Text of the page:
London, 5 Aug - In remarks to the press on August 1st, US Secretary of State Rex Tillerson accused Iran of attempting to destabilizing neighboring Afghanistan. Tillerson said Washington was working with its allies in the region to minimize Iran's efforts to destabilize certain countries including Afghanistan.
"We come on to the scene and say you know, that agreement does not speak to a lot of the problems we have with Iran. So, I don't want people to think that's what defines either the relationship or policy with Iran is the JCPOA (the Joint Comprehensive Plan of Action), Iran continues these efforts, is persistent in these efforts to exert their influence across the Middle East, and it is our intent working with our allies in the region to push back on Iran's expansionist efforts to destabilize areas, particularly Yemen, Iraq, Syria -- but we also see them in the areas of Afghanistan," he said.
He said that Iran’s expansionist intention was aimed to increase its influence in the Middle East and other parts of the world.
Typically, Tehran’s Afghan policies have been divergent with American interests. U.S. and NATO officials previously accused Tehran of providing weaponry to the Afghan Taliban. In fact, international forces in Afghanistan intercepted Iranian arms shipments destined for the Taliban in 2011.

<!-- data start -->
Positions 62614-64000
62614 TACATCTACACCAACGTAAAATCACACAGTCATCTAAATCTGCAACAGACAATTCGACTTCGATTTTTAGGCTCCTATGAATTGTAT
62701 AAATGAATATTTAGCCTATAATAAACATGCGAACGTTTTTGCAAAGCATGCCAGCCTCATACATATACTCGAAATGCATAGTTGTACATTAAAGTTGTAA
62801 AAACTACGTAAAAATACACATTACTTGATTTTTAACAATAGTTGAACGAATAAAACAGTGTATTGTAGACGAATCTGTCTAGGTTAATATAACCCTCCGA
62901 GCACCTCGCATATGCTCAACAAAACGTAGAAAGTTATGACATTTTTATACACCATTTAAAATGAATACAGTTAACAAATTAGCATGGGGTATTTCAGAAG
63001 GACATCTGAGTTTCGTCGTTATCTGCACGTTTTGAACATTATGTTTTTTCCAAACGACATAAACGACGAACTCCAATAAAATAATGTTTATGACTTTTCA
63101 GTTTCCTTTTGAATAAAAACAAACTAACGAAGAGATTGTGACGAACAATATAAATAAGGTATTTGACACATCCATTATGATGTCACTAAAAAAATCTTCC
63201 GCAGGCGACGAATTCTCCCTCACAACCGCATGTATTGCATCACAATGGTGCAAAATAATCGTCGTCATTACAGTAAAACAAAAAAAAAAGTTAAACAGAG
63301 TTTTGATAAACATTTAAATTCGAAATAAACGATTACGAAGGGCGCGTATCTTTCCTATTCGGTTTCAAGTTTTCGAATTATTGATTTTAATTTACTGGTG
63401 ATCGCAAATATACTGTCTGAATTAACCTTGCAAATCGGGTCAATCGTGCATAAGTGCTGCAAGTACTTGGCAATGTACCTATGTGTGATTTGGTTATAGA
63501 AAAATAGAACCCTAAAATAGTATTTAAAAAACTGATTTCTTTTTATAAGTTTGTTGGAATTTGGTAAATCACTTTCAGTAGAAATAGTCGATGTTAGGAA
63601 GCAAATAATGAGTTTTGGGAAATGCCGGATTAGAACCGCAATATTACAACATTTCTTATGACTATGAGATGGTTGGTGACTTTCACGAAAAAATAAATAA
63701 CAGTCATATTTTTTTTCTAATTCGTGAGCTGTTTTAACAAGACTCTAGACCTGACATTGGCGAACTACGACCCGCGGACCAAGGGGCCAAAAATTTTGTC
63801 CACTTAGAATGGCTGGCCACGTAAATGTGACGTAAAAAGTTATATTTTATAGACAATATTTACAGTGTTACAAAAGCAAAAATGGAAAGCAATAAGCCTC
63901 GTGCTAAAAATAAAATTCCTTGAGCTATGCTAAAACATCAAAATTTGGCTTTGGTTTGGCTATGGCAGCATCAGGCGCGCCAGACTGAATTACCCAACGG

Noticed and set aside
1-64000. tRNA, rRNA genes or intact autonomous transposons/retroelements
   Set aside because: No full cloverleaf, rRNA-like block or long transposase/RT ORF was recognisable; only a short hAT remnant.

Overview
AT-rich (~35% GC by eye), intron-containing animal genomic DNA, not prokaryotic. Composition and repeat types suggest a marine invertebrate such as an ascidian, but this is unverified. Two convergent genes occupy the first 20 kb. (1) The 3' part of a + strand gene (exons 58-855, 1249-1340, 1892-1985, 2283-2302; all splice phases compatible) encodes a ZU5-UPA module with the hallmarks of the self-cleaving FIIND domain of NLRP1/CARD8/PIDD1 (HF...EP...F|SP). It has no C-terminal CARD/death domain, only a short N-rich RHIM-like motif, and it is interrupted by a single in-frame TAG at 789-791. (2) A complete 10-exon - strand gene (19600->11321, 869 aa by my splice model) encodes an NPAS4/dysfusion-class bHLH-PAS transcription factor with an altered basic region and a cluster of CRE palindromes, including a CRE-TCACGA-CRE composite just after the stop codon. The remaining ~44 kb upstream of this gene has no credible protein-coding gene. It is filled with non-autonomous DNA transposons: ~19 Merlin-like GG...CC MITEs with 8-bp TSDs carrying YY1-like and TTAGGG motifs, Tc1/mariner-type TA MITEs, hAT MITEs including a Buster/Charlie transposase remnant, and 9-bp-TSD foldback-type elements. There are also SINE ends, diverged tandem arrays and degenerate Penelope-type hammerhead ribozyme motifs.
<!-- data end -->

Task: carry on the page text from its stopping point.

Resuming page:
More recently, the Wall Street Journal reported in May, that Iran was hiring Afghan Shias to fight in Syria on the side of President Bashar al-Assad. This may have been ongoing for nearly two years, according to some Middle East militancy experts.
A number of lawmakers in parliament, however, blame the destabilizing efforts against Afghanistan on rivalries between certain countries. MP Farhad Majidi, commented, “Undoubtedly it is not our war, it is a war between Iran and the US, the war between Iran and the Arabs, the war between Indians and the Pakistanis, our officials should focus on this.”
Legal expert, Nasrullah Stanekzai said, “There are two important factors, first the countries have been pursuing their own long term strategies, they want to reach their strategic objectives through pressure and influence; secondly, Iran tries to put pressure on its strategic rival the United States and its partner the Afghan government.”
The Iranian embassy in Kabul has refrained from commenting, but if previous history is an indicator, such allegations have, in the past, been rejected by the regime in Tehran.